Rupen Das, author of The God That the Poor Seek, explains the rationale behind his new book and shares some of the experiences that informed its development.
My writings have always had a context. They are rarely mere academic explorations of an interesting topic. They emerge out of my own struggles to understand the world we live in and what it means to follow Christ in such a world. My latest book The God that the Poor Seek: Conversion, Context and the World of the Vulnerable is the result of one such journey.
The issue of poverty and a concern for the poor has been a part of my personal spiritual journey for a long time. As a young adult, as my faith deepened, I was involved with ministries that focused almost exclusively on the eternal dimensions of life and ignored the realities of living in a broken world. The question that haunted me was whether God was really concerned for the poor, the injustices that enslaved the marginalized, and the violence and conflicts that destroyed lives and societies. Study, research, conversations, life experiences, and reflection over decades culminated in the publication of Compassion and the Mission of God: Revealing the Invisible Kingdom and Strangers in the Kingdom: Refugees, Migrants and the Stateless (both published by Langham). The question that I asked and tried to answer was, why does God care for the poor, the marginalized, and the displaced?
Having gotten a glimpse of how God feels about human beings, I often wondered what the poor, the victims of human trafficking and abuse, and the refugees think about God. I often find myself reacting with anger at the injustices I see, realizing that this is not the way God intended this world to be. However, because of my position of privilege, I have not been able to see the world through the eyes of those who are victims of evil. I do not understand why they would even turn to a God who seemingly has betrayed them and ignored their destitution and desperation.
There doesn’t seem to be a standard template and process that God uses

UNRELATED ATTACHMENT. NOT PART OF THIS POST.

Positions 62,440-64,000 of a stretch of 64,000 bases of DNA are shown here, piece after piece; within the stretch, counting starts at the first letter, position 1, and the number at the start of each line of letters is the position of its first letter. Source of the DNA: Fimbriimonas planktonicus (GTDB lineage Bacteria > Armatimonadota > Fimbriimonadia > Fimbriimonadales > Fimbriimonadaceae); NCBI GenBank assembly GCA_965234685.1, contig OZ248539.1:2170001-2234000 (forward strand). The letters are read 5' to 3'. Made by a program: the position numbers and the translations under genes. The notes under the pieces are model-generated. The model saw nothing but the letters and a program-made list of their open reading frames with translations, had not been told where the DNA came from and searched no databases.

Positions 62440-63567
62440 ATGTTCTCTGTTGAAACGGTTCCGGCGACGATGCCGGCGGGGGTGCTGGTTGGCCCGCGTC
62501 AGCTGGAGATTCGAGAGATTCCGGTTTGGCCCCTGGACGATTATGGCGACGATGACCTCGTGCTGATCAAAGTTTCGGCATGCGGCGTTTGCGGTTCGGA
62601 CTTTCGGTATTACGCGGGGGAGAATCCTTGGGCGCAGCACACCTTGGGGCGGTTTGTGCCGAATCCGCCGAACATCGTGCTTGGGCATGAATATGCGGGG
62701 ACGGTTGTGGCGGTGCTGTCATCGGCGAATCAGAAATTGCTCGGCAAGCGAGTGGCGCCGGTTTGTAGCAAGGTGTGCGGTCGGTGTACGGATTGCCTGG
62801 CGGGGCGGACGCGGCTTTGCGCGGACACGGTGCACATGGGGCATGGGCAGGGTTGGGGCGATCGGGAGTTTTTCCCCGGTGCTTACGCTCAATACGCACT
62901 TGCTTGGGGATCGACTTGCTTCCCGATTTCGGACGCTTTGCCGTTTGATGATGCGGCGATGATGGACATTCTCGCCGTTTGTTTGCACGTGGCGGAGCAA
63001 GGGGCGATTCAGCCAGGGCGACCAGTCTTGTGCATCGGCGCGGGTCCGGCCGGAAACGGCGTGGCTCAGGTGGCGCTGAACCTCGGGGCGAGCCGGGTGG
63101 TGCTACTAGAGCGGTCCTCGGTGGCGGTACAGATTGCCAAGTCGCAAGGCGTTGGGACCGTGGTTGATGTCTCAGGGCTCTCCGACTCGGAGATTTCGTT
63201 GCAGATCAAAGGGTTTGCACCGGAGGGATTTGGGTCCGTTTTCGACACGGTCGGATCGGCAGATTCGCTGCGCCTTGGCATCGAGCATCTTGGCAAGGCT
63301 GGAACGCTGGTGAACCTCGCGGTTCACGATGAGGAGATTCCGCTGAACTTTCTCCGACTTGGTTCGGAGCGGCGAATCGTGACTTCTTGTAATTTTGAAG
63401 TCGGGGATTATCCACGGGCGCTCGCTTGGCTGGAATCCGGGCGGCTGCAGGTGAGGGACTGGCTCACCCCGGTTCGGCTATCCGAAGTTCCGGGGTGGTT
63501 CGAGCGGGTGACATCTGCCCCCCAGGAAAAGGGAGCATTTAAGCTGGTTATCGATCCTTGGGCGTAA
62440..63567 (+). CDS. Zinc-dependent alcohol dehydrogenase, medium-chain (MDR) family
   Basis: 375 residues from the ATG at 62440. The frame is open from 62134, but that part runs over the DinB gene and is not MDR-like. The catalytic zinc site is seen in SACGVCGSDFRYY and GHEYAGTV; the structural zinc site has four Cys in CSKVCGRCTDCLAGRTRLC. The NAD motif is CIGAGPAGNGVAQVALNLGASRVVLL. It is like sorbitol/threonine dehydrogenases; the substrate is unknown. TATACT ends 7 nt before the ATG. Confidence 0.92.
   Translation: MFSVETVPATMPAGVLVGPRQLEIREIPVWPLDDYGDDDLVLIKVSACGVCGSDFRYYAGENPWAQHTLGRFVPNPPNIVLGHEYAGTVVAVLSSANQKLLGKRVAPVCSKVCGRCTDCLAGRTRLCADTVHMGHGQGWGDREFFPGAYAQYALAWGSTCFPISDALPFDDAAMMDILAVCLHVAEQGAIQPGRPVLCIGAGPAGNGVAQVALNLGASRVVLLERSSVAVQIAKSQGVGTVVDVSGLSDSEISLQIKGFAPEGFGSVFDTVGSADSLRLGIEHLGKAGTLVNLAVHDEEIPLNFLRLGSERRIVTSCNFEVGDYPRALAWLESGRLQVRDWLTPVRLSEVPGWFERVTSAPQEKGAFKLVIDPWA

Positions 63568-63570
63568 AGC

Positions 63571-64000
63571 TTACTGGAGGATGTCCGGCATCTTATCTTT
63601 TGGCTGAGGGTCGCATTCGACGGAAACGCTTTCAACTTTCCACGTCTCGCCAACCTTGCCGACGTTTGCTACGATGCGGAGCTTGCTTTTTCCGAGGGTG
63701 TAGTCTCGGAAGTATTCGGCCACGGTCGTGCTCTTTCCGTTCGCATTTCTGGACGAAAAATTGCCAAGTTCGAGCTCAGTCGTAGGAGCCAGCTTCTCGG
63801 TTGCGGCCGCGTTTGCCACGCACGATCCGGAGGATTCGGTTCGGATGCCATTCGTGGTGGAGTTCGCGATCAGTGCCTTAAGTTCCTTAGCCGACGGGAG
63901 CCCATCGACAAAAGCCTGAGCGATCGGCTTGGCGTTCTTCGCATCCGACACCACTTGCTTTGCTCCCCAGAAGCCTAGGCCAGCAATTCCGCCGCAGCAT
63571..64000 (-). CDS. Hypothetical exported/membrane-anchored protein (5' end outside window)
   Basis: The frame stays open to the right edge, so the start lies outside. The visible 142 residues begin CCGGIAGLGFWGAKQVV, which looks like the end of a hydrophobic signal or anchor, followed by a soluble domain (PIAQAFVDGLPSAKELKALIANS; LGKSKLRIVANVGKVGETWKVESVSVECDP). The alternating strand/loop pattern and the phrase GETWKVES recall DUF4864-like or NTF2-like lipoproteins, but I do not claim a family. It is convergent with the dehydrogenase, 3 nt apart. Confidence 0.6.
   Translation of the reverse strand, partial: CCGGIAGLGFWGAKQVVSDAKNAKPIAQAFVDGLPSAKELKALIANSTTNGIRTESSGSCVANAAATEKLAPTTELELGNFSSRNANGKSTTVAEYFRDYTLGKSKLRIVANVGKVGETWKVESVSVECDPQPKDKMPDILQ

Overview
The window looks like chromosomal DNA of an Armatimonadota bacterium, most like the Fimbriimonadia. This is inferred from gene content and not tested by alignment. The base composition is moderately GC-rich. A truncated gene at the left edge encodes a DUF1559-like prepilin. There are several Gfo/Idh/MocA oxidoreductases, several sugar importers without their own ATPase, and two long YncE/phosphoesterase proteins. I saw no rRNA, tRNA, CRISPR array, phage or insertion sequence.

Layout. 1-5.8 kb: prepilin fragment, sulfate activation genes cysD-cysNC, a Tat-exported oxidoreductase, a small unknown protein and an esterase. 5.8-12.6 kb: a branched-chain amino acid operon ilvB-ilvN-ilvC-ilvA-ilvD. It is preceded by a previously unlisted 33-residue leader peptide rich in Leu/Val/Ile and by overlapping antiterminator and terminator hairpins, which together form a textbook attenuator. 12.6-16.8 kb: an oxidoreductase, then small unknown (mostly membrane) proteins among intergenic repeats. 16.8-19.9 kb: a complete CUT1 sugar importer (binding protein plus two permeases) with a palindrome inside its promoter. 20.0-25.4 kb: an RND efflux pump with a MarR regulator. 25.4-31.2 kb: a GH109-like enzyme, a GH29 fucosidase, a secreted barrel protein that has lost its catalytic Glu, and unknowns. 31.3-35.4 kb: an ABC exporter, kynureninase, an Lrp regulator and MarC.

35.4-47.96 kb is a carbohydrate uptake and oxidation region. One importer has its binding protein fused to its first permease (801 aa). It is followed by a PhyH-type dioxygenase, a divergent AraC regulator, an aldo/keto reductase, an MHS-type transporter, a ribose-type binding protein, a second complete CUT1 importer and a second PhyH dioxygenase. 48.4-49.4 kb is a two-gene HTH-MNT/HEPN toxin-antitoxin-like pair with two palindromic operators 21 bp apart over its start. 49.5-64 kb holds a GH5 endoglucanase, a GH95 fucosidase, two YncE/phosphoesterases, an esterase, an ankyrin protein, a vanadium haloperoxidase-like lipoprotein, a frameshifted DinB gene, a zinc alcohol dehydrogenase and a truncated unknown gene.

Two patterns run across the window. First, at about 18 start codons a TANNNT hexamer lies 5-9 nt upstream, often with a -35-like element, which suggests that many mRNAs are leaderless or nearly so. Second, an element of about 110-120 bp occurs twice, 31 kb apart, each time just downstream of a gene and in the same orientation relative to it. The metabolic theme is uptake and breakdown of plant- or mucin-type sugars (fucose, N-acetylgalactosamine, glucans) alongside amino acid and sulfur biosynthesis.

As these questions continued to play in the background, in my work I would often hear the poor talk about their faith. Their ability to survive in the face of seemingly insurmountable challenges was something that I have admired. It seemed to me that their resilience is rooted in a worldview expressed through their faith and spirituality that is very different than mine. Listening to their life experiences and the simplicity of their faith pushed me beyond my safe and comfortable religious traditions and practices to seek the reality of God through Jesus Christ, who is known as Immanuel, in my daily life and challenges.
Listening to the stories of the poor, especially those from non-Christian backgrounds opened for me a Pandora’s box of trying to understand how God works in the lives of people to reconcile and restore them to himself. There doesn’t seem to be a standard template and process that God uses. It raised questions about the God that the poor seek and why they would seek God. It is these questions that led to the genesis of this book.
Recent research has shown that the poor tend to be more religious than the nonpoor
While much has been written about poverty and how to respond to their physical and social needs, what has been missing in both the literature on the spirituality of the poor and in missional practice is an understanding of how and why the poor choose to worship Jesus Christ. What do the poor themselves have to say as to what attracts them to Christ and the gospel? A growing number of Majority World and Western missiologists are writing about how conversion in different cultural and religious contexts may vary from the standardized approaches used by Western mission agencies. Recent research has shown that the poor tend to be more religious than the nonpoor. However, there is very little empirical research on how the poor in the Majority World encounter Christ as articulated by the poor themselves.
The research in this book records the spiritual journeys to Christ of Hindu slum dwellers in Bangalore, India, and Syrian Muslim refugees in Lebanon. It then uses the literature on spiritual conversion and contextualization as a framework to analyze and understand the stories. What emerges are experiences of conversion that have deep roots in church history and are attested to in the breadth of literature on conversion and contextualization.
To understand how and why the poor choose to follow Christ is critical in knowing what the gospel, the good news, does mean to them. They respond to the good news of Jesus Christ for reasons that are very different than what many western Evangelicals think the gospel is about. If this is understood, it will also enable Christian development practitioners to design effective, holistic community development programs that don’t just try and tack on a standardized verbal gospel presentation as part of their relief or development interventions and then presume that gospel they shared has been understood.
My hope is that the research and findings in this book will enable many poor to encounter the living God revealed in the Lord Jesus Christ.